Less-Biased Source Contradicts Earlier Study On Identity Theft Drop

from the different-directions dept

Last week, a research firm released a study saying that identity theft was becoming less of a problem. We were skeptical of its claims because it was sponsored by a bank and a credit-card company, and that was followed by much of the study being debunked, because it ignored more complex types of identity fraud. Now, the Federal Trade Commission has released its own stats on identity theft, and they paint a different picture. While the number of identity theft complaints made to the FTC has plateaued, losses reported to it have more than doubled since 2004 -- contrasting the previous study's claim that losses had fallen. It should be pointed out that the FTC figures aren't comprehensive, either, since they only cover complaints made to the FTC, and it's likely that a small proportion of identity theft victims ever bother to make such a complaint. Still, with the regular occurrence of data leaks and these conflicting reports, it seems a little silly to blindly accept a study sponsored by parties with a vested interest and pooh-pooh the problem, instead of pushing for solutions to stop the problem and mitigate its impact.
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  • identicon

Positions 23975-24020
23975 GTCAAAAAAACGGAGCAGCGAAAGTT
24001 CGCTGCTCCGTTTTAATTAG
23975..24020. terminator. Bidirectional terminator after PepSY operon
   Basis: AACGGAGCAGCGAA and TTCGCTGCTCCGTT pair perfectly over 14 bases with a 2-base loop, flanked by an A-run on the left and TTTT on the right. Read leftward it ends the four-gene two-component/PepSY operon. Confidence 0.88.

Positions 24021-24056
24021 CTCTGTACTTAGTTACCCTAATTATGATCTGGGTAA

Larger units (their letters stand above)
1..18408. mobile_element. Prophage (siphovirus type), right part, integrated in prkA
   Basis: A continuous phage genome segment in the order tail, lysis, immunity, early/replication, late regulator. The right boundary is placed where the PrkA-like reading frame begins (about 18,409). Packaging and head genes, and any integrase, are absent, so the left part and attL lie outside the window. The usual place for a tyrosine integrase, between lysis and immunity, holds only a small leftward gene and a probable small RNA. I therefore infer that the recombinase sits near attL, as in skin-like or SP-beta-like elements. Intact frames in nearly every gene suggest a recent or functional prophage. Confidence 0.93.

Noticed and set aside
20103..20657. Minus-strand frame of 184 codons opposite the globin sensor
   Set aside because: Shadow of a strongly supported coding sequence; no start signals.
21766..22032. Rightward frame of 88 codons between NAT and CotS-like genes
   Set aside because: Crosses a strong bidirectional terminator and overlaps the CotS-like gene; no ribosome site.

rwillis, 8 Feb 2007 @ 9:28am

    More info

    Here's complimentary summary info on identity theft from the 2004 National Crime Victimization Survey: http://www.ojp.usdoj.gov/bjs/pub/pdf/it04.pdf

    Thought it may be of interest.

    reply to this | link to this | view in chronology ]

  • identicon
    Rob Rubin, 8 Feb 2007 @ 10:05am

    Consumers want identity theft protection

    A read a study recently that claimed 45% of consumers are willing to switch banks for identity theft protection. Unfortunately, the same problem occurred with this study as the one you reference in your article: It was sponsored by an identity theft protection vendor (Unisys). I wrote about it in my blog if you're interested.

    The studies, while flawed, point to the fact that consumers are more aware of identity theft -- that's why many want these features AND why the crime rate has plateaued (or dropped).

    reply to this | link to this | view in chronology ]


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